Whalers’ Colonial history and cultural influences have been shrouded by the glitzy glamour of Cape May’s Victorian era and its preservation. The whalers are, in fact, the backbone and a major gene pool of the area. They brought with them to this new wild landscape their vision of home from New England.
“People back in those days, they looked out for each other, and it seemed like everybody had a dog and chickens too! Our teachers were dedicated. They were with kids after school. We were taught to play music, sing, dance. We did it all! The Grant Street area was where you had segregated beaches, but… Read more »
Our family and friends have spent numerous summers visiting Cape May so there was never any doubt in our minds, Cape May was the perfect place to hold our wedding. We both love the city so much and it’s become like our second home. We also wanted to have the wedding in a place where… Read more »
The Cape May Reef is man-made and is the largest artificial reef, at 4.5 square miles, and the oldest artificial reef site in New Jersey.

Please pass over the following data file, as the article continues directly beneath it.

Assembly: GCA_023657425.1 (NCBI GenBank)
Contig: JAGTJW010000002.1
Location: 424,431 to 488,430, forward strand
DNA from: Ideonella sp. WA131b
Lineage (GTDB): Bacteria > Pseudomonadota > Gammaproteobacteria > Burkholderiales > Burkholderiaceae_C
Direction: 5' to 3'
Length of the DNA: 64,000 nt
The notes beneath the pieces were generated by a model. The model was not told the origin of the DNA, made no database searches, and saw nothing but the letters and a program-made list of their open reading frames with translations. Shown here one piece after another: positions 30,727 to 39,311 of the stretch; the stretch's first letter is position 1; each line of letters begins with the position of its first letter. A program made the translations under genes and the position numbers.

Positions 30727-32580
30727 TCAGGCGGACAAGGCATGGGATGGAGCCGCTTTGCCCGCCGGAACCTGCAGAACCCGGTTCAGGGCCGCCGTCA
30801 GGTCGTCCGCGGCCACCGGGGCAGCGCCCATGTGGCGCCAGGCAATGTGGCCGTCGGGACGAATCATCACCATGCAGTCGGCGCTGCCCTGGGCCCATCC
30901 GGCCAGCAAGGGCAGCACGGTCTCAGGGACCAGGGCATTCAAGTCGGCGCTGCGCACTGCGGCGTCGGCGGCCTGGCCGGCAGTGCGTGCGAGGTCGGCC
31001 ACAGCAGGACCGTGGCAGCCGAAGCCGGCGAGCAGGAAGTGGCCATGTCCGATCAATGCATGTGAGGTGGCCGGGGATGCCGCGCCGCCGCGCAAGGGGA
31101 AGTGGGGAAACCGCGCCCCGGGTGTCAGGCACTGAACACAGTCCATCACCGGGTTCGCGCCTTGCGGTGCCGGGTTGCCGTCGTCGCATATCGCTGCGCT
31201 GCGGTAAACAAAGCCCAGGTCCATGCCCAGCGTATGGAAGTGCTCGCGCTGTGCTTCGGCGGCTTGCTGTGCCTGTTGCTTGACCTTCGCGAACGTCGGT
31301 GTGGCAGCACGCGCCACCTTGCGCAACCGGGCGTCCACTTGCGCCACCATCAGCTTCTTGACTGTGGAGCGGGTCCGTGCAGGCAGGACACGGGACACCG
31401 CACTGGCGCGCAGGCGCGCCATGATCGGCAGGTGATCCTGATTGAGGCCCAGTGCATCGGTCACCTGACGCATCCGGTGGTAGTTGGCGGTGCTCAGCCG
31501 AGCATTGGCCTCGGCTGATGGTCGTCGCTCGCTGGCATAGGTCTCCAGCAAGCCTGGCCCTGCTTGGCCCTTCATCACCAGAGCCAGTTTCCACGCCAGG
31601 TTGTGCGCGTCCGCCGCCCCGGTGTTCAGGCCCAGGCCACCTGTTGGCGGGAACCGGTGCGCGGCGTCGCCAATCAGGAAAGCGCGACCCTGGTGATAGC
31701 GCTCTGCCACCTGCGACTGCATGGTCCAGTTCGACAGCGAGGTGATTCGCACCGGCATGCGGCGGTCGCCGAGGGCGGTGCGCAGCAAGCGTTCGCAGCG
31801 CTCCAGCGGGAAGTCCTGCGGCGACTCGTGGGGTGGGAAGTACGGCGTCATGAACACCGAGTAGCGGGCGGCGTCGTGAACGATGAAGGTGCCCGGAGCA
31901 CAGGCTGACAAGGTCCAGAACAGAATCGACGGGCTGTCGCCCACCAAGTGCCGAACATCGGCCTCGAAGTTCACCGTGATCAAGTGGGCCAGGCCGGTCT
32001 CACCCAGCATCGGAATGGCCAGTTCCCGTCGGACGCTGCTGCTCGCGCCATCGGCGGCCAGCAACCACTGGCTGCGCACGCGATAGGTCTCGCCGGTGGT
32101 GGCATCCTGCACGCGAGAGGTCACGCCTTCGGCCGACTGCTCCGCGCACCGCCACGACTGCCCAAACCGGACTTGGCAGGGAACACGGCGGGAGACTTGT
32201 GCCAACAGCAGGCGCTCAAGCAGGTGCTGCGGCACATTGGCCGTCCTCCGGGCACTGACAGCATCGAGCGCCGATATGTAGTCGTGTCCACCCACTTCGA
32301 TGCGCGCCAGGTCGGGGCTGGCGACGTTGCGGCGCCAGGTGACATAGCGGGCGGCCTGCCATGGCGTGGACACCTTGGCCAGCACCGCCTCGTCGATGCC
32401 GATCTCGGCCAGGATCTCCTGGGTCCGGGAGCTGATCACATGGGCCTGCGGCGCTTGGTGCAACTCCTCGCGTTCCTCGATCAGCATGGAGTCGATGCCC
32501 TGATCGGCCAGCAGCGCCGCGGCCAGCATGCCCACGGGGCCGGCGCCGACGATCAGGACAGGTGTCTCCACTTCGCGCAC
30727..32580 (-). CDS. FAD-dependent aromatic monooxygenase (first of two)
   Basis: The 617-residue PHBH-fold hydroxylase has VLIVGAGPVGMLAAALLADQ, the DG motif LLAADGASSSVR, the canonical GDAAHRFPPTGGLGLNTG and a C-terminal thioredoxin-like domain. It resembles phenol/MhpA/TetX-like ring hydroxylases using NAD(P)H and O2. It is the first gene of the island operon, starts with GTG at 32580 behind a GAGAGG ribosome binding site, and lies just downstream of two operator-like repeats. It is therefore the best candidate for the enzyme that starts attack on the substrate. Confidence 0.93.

This month have a Persnickety Thanksgiving with my recipes for Cranberry-Orange Relish with a splash of Grand Marnier, Silky Smooth Yukon Gold Mashed Potatoes and Mom-Mom’s Holiday’s Pumpkin Pie with old-fashioned lard pie crust (optional but worth the effort to find the lard).
Since 1990, the weekends have attracted aspiring detectives ranging in all ages from the grizzled mystery bookworm, to the television detective fanatic, and even the studious, but curious, college student fascinated with the chance to use their problem-solving skills while experiencing the charm of Cape May.
One of my favorite plants of the Cape May area is Bayberry. They are a native and one that the birds help to spread. Bayberry says seashore. Traditionally the berries of these evergreen plants have been used to make candles.
A fall pictorial. Delight in these photographs and all the beauty that fall brings to our Island.